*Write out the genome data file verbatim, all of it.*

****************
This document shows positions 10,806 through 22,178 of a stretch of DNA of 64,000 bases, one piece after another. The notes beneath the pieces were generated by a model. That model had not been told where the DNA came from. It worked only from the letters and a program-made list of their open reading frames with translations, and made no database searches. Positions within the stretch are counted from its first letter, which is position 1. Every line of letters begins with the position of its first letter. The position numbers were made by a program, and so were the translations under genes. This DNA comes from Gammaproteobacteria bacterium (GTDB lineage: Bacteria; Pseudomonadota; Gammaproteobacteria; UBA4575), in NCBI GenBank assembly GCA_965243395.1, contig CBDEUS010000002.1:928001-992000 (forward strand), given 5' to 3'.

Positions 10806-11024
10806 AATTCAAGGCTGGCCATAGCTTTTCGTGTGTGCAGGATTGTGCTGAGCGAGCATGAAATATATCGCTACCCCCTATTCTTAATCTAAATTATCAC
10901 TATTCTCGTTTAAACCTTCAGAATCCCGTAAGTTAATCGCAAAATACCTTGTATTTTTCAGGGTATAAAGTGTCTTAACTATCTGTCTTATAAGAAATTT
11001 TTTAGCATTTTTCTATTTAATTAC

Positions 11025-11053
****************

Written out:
This document shows positions 10,806 through 22,178 of a stretch of DNA of 64,000 bases, one piece after another. The notes beneath the pieces were generated by a model. That model had not been told where the DNA came from. It worked only from the letters and a program-made list of their open reading frames with translations, and made no database searches. Positions within the stretch are counted from its first letter, which is position 1. Every line of letters begins with the position of its first letter. The position numbers were made by a program, and so were the translations under genes. This DNA comes from Gammaproteobacteria bacterium (GTDB lineage: Bacteria; Pseudomonadota; Gammaproteobacteria; UBA4575), in NCBI GenBank assembly GCA_965243395.1, contig CBDEUS010000002.1:928001-992000 (forward strand), given 5' to 3'.

Positions 10806-11024
10806 AATTCAAGGCTGGCCATAGCTTTTCGTGTGTGCAGGATTGTGCTGAGCGAGCATGAAATATATCGCTACCCCCTATTCTTAATCTAAATTATCAC
10901 TATTCTCGTTTAAACCTTCAGAATCCCGTAAGTTAATCGCAAAATACCTTGTATTTTTCAGGGTATAAAGTGTCTTAACTATCTGTCTTATAAGAAATTT
11001 TTTAGCATTTTTCTATTTAATTAC

Positions 11025-11053